Field & Stream Online Editors

The problem for anglers visiting southwestern Maine isn’t finding great fishing, but rather having to choose just which great fishing you’d like to sample.

Landlocked salmon and lake trout (togue) are Maine traditions, of course, and there’s no more traditional location for these fish than big Sebago Lake. Both salmon and togue anglers have been on a roll here in recent years, with the numbers and average size of both species on the increase. You can also add traditional brook trout fishing to the mix by heading about 70 miles north to the Rangeley region.

Bass are a bonus. The Androscoggin River is probably the best-and most overlooked-smallmouth bass fishery north of Missouri, especially the 28-mile reach from Rumford down to Livermore Falls. The Belgrade Lakes region is often cited for largemouths (and pike), but the countryside is dotted with small warmwater ponds where the largemouth fishing can be even better.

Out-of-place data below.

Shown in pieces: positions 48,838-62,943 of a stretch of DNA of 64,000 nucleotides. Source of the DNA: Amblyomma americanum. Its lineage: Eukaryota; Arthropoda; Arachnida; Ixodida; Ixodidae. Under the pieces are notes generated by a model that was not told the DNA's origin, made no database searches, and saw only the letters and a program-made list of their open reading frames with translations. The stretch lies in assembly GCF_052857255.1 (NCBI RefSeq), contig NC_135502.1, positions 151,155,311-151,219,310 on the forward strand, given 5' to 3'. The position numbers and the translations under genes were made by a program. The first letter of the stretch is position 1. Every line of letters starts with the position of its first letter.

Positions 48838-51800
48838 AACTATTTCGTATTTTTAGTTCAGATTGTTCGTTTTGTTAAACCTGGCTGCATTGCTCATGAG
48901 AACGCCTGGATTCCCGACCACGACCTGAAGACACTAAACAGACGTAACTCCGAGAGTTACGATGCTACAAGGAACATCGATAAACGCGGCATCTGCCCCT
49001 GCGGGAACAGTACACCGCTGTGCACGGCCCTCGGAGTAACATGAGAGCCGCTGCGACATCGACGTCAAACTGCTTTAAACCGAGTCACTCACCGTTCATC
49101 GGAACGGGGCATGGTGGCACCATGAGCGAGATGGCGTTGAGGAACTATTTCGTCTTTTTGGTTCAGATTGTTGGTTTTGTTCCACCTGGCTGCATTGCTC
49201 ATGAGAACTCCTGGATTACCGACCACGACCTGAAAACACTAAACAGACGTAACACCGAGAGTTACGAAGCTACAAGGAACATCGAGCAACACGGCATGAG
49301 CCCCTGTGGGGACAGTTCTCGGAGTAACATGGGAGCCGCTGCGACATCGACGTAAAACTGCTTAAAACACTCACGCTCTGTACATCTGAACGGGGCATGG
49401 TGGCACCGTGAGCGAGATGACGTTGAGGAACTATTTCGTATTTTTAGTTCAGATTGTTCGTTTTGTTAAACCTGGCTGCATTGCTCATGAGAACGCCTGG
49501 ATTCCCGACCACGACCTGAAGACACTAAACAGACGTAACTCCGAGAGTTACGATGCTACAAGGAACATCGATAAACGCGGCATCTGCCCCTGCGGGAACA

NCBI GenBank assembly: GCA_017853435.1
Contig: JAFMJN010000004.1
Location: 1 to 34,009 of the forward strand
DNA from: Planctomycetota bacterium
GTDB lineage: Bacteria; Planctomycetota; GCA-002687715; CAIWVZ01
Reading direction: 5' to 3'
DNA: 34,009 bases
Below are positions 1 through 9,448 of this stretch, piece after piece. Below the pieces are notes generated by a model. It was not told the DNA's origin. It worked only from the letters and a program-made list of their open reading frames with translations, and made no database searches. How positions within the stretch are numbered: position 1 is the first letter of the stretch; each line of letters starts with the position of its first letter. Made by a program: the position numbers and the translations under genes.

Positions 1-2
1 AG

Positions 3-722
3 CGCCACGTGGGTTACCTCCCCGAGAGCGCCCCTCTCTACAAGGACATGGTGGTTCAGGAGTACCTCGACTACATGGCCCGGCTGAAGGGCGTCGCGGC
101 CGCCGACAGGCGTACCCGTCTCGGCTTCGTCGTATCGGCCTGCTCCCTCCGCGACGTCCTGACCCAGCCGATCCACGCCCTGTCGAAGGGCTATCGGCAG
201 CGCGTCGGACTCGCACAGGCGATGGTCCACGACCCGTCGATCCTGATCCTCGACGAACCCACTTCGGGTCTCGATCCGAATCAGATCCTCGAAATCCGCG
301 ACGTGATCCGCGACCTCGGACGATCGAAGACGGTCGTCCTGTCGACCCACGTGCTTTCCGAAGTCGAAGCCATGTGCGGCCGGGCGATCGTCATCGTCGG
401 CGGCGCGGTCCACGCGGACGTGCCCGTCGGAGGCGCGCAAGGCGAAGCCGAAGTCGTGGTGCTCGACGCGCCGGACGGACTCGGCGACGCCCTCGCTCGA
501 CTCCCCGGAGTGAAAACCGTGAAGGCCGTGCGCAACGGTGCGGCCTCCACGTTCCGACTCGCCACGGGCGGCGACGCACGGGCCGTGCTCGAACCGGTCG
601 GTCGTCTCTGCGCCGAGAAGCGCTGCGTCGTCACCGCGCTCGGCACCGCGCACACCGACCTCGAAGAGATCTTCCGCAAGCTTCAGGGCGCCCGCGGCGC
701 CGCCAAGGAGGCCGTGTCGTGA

In recent years, Maine’s rugged surf has gained a national reputation for striped bass fishing. This action centers around the lower Kennebec River from Bath southward and the adjacent coastline. But you’ll also find stripers-and fewer anglers-in estuarine portions of the nearby New Meadows, Sheepscot, Damariscotta, Medomak, St. George, and Passagassawakeg rivers.

Best fishing months are May (ice-out) and June for trout and salmon, June through September for stripers, and all summer for warmwater bass.

Tourist traffic often gridlocks U.S. 1 during July and August. A copy of DeLorme’s Maine Atlas will help you find less traveled roads to the fish. For more information, contact the Maine Department of Inland Fisheries and Wildlife (207-287-8000;